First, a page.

Most stomach ulcers are caused by a bacterium called Helicobacter pylori (H. pylori), but not all. A stomach ulcer is basically an injury in the stomach lining. Stress, smoking, the chronic use of anti-inflammatory medications, and even genetic predisposition can cause an overproduction of stomach acid, which can lead to the formation of an ulcer.
Helicobacter pylori are spiral shaped bacteria that can be transmitted from person to person through food and water. If stomach acid levels are increased, it produces an ideal environment for the H. pylori bacteria to thrive. Duodenal ulcers, or ulcers in the lower part of the stomach and upper part of the intestine, are four times more common in the United States than gastric ulcers or esophageal ulcers, both located higher up in the stomach or esophagus. Duodenal ulcers can cause a constant “hunger” pain which is often relieved with a meal. Other types of ulcers are generally aggravated by a meal and pain occurs often at night when the patient is lying down.
Up to 90% of duodenal ulcers are found to be caused by the H. pylori bacterium. There are several tests that can be performed to check for the bacteria, but many doctors choose to treat stomach ulcers with acid-suppressing medication for one or two months before they consider treating the bacteria. This is especially true if patients are on long-term anti-inflammatory medications because the medications are considered to most likely be the cause. Unfortunately for these patients, ulcers can worsen during the time that the bacteria is allowed to thrive.
H. pylori bacteria can live in the stomach lining, harmlessly, for your entire life. Once infected, a person will not get rid of the bacteria until properly treated. It is only when stress, smoking, alcohol consumption, or some other trigger causes an increase in stomach acid production that the bacteria causes problems. Once inflammation has set in, it disrupts the mucus barrier and H. pylori is allowed to invade. The more acid your stomach produces, the more active the bacteria becomes.
Treatment for H. pylori is often called “triple therapy”. Two types of antibiotics are given to heal the infection caused by the bacteria, along with an acid-suppressing medication, which helps the antibiotics to work and creates a less acceptable environment for the bacteria. This treatment is generally effective for symptoms after a week, but the bacteria may not be gone. Very few doctors will order a test to see if the bacteria is gone, which means that it could still be there, ready to invade again.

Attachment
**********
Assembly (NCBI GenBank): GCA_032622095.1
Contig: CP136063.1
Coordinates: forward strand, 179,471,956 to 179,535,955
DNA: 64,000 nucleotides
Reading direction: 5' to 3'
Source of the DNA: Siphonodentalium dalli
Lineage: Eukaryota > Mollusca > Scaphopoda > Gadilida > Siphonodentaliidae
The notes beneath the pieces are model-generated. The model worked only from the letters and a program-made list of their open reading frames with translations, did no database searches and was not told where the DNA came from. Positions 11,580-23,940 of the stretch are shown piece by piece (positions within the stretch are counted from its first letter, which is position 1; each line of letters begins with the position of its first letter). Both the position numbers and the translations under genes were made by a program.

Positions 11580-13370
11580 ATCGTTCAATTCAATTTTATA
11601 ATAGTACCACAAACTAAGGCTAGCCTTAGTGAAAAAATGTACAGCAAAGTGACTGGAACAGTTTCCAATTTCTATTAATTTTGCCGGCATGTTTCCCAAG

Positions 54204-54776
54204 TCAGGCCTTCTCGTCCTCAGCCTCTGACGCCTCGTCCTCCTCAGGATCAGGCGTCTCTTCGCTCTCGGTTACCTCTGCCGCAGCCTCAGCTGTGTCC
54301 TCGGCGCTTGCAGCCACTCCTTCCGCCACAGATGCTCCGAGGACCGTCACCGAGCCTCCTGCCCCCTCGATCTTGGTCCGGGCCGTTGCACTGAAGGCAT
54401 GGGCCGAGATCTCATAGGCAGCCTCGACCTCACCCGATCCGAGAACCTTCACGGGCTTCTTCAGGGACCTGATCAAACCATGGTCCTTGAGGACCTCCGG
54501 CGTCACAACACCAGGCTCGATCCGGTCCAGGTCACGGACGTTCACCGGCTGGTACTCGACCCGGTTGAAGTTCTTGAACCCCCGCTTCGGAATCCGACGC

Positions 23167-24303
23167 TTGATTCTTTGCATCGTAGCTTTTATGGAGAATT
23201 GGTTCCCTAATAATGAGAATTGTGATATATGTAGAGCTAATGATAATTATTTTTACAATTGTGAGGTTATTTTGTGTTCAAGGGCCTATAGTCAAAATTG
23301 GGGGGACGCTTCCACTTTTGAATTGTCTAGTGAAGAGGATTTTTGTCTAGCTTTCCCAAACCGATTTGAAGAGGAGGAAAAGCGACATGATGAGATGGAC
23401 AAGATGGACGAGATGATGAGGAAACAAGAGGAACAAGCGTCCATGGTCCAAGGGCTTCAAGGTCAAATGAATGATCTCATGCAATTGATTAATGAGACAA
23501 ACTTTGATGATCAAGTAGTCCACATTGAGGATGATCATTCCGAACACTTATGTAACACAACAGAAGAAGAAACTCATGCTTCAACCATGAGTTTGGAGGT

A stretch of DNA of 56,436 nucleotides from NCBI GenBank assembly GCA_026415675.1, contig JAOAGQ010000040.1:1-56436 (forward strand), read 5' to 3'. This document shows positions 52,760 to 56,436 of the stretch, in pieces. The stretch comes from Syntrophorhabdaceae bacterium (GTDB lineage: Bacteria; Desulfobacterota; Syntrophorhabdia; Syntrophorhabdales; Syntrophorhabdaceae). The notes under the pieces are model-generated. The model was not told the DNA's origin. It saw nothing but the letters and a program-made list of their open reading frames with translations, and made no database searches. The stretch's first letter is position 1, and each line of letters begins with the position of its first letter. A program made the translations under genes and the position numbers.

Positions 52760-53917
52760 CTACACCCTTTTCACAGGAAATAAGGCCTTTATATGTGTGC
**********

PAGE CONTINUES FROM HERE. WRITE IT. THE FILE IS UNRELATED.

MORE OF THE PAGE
You can help to increase the chances of the triple therapy working by taking supportive vitamins and supplements. Vitamin C is an essential nutrient in creating the collagen and elastin needed to repair and maintain the stomach lining. Almost all patients with ulcers are deficient in vitamin C. This is because acidic vitamin C containing foods are generally avoided by people with ulcers and also because the little vitamin C that they do normally consume is quickly used up by the inflammation in the ulcer. Unless adequate amounts of vitamin C are somehow consumed, repairs to the stomach lining cannot take place and damage will continue to occur.
Mineral salts of ascorbic acid (vitamin C) are called “mineral ascorbates”. These forms of vitamin C are considerably less acidic and are recommended for patients with gastrointestinal problems. Mineral ascorbates, like sodium ascorbate, are generally found in the form of a vitamin C powder or vitamin C crystals. Talk with your doctor about supplementing along with your stomach ulcer treatment.
About the Author: Phil Le Breton is owner at Wholesale Nutrition. He has a strong interest in helping people achieve greater brain and body health with vitamins and supplements, with an emphasis on vitamin C powder. Wholesale Nutrition has provided the world with the best vitamin C and wholesale vitamins since 1970. Visit http://www.nutri.com to buy high-quality discount vitamins today!
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